Healthcare Reform: Dental Care for All Children

An Expert Interview With Jack Bresch, MALS

Laird Harrison

March 16, 2011

March 16, 2011 — Editor's note: the medical aspects of the law that passed last year to reform the American healthcare system have attracted a lot of attention. Less well known are the implications for dentistry, yet these too are far-reaching.

A presentation focusing on the dental aspects of healthcare reform was featured at the American Dental Education Association (ADEA) 2011 Annual Meeting, held from March 12 to 16 in San Diego, California. Medscape Medical News interviewed presenter Jack Bresch, MALS, associate executive director of the ADEA. The following are highlights of the conversation.

Medscape: What provisions of the healthcare reform bill affect practicing dental professionals?

Mr. Bresch: It requires that health insurance plans include an oral health benefit for children up to the age of 21. So dental professionals who are seeing uninsured children will be affected because these children will now be insured, at least for basic and essential services.

A new Medicaid and Children's Health Insurance Program commission is supposed to look into a more equitable reimbursement for dentists when they are seeing children. There is no doubt that Medicaid severely underreimburses dentists and physicians. So that would be an impact.

There will be a 5-year national oral healthcare campaign focused on education and prevention. There are grants for sealants and water fluoridation.

And there are some tax provisions in there. One — the 1099 — would have a real impact. It required healthcare providers to keep track of any payment to a vendor that is more than $600, so it would have been a real administrative burden. There are other tax provisions.

There is an employer mandate, so dentists who don't offer health insurance to their staff are going to have to do it, if their staff is eligible.

Lastly, the healthcare reform bill provides demonstration projects with regard to alternative healthcare providers. The debate about midlevel providers is very hot and controversial in our community. Healthcare reform would provide $4 million over 5 years to test various models, including one proposed by the American Dental Association, one by the American Dental Hygienists Association, and one that came from Alaska — the Dental Health Aide Therapists program.

Medscape: How will dental educators be affected?

Mr. Bresch: Residency training programs, which are very important to dental schools, would no longer have to compete with medical residency grants. Also, some dental public health and dental hygiene programs are now eligible for training grants.

There is a new faculty loan repayment program. Dental students come out of school with a huge amount of debt. Any program that offers them debt relief is an attractive incentive. We were able to get a loan repayment program for faculty of a dental school; it's only for general and pediatric dentists who agree to serve as full-time faculty.

There is also a provision dealing with graduate medical education that allows the time that medical and dental residents spend doing scholarly activities to count for reimbursement [by the federal government].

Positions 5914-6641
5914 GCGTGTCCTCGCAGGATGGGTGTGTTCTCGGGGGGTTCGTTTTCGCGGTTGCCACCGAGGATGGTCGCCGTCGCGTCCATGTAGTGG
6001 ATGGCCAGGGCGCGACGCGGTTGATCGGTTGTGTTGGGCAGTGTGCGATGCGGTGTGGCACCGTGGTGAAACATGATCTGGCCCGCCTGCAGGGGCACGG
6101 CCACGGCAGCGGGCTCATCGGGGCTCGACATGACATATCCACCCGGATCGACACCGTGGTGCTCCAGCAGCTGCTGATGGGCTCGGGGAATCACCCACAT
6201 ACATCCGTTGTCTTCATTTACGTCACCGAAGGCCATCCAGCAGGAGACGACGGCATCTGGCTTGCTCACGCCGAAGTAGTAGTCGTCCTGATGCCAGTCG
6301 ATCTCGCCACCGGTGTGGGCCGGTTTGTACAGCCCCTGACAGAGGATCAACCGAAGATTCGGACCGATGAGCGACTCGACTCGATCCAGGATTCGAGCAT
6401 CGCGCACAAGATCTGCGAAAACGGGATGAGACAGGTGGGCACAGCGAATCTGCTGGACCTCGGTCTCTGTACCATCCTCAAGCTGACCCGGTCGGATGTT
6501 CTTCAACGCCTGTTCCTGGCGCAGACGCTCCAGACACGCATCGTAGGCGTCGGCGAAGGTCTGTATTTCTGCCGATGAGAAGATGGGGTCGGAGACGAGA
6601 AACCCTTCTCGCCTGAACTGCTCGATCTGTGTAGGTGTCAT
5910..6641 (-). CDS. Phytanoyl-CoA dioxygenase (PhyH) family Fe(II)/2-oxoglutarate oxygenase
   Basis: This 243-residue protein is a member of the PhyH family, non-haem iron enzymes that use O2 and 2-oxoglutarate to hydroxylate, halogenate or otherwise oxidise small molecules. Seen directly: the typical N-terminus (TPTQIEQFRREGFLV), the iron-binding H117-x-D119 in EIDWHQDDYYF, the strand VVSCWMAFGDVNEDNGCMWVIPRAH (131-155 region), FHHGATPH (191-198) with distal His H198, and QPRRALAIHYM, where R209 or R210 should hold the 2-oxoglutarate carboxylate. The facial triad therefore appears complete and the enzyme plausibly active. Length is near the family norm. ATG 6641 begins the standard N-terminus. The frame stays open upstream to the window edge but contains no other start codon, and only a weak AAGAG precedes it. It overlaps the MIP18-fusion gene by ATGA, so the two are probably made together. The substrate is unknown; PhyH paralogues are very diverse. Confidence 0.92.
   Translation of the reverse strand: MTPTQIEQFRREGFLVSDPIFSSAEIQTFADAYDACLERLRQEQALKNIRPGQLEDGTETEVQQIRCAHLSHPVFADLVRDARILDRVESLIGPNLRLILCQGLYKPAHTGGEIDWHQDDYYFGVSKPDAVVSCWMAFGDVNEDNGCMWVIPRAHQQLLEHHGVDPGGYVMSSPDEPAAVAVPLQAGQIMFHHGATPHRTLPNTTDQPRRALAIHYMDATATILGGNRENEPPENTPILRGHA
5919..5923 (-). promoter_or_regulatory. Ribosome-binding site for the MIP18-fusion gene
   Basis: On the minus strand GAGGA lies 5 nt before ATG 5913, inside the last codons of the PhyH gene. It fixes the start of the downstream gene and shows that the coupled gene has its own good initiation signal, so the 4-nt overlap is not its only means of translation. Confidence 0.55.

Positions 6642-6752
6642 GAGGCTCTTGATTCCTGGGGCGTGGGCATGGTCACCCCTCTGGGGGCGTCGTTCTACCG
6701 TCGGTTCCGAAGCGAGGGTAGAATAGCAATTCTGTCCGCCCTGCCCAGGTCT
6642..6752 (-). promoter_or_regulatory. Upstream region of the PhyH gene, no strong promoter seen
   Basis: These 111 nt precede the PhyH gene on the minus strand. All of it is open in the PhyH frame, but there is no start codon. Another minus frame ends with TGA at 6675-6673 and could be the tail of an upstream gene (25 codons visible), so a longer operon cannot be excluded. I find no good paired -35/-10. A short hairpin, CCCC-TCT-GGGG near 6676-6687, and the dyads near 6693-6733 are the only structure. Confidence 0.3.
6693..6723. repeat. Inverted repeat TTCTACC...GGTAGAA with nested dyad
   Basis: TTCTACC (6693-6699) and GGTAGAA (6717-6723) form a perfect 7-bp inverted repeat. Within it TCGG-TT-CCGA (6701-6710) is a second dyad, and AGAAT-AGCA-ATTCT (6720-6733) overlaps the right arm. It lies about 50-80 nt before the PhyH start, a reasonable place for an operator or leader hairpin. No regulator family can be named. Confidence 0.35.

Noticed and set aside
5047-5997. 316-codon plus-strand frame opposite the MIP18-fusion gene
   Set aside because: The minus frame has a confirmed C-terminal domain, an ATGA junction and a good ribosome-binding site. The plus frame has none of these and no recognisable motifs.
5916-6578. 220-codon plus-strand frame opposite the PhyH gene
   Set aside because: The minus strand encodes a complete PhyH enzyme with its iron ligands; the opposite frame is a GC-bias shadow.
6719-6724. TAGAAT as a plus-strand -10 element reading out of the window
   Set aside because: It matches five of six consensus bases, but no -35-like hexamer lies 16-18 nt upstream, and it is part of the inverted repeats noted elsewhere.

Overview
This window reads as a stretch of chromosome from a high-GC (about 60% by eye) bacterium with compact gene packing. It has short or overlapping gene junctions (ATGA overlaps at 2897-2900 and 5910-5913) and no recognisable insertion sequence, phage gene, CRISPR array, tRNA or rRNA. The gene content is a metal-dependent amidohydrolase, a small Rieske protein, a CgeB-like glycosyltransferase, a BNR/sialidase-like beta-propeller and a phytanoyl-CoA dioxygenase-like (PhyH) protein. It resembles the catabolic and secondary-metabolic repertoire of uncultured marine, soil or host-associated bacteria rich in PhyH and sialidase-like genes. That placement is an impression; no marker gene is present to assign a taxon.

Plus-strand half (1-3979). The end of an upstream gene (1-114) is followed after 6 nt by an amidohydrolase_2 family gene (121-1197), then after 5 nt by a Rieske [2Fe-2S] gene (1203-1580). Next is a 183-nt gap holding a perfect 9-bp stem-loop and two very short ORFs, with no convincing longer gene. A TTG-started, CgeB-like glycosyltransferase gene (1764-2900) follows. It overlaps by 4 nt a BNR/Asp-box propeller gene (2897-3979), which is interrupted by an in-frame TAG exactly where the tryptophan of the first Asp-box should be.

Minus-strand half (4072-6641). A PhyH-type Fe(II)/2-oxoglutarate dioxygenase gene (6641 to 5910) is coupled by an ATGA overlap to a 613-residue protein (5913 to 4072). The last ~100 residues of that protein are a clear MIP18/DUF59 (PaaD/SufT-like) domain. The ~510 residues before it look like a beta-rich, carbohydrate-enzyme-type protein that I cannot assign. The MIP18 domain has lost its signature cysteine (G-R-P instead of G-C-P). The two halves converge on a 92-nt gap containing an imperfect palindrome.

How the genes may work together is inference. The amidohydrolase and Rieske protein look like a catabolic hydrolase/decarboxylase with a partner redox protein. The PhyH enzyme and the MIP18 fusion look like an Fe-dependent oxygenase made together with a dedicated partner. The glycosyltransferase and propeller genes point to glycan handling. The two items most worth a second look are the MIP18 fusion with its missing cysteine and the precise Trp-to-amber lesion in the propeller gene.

There is a national healthcare workforce commission. Its goal is to provide comprehensive unbiased information to Congress and the Administration on how to align workforce resources with healthcare needs. If we have 32 million new people who are going to be insured under healthcare reform, who is going to take care of them? There is a shortage of primary care dentists. The membership on the commission includes dentists, dental hygienists, and other oral healthcare professionals.

Medscape: How was the ADEA involved in the legislation?

Mr. Bresch: Our main message was that any comprehensive reform of the US healthcare system had to provide universal coverage to Americans. And as part of the benefit package, we wanted oral health to be included. We felt like we were partially successful. There are some provisions that need to be modified, such as the 1099, but the majority are good ones. We regret that it wasn't universal coverage when it came to adults with regard to oral healthcare.

One of the goals we had was to raise the profile of oral health. Not very many members of Congress understand the importance of oral health. We felt that we, along with other groups, were successful in that.

Medscape: What are the prospects for implementation?

Mr. Bresch: Some of provisions we are interested in have already gone into effect, but the funding hasn't been authorized. Others go into effect in 2012, 2013, and 2014.

The House of Representatives voted to appeal the healthcare reform act. The Senate voted not to appeal, and the vote was along party lines. The Republicans are going to continue trying to repeal the healthcare reform law and, if they can't repeal it — and at the moment it looks like they won't be able to — then they are going to try to defund it. So we fight the appropriations battle this year, next year, and in the coming years.

Apart from the funding, the implementation goes to the Department of Health and Human Services. A lot of the rulemaking that implements these provisions is important to the outcome as well.

Healthcare reform is also in the courts. Two judges have upheld the individual mandate and 2 judges have ruled it unconstitutional. If the individual mandate is judged to be unconstitutional, it's like a house of cards — all of the other provisions will fall.

Mr. Bresch is an employee of the American Dental Education Association.

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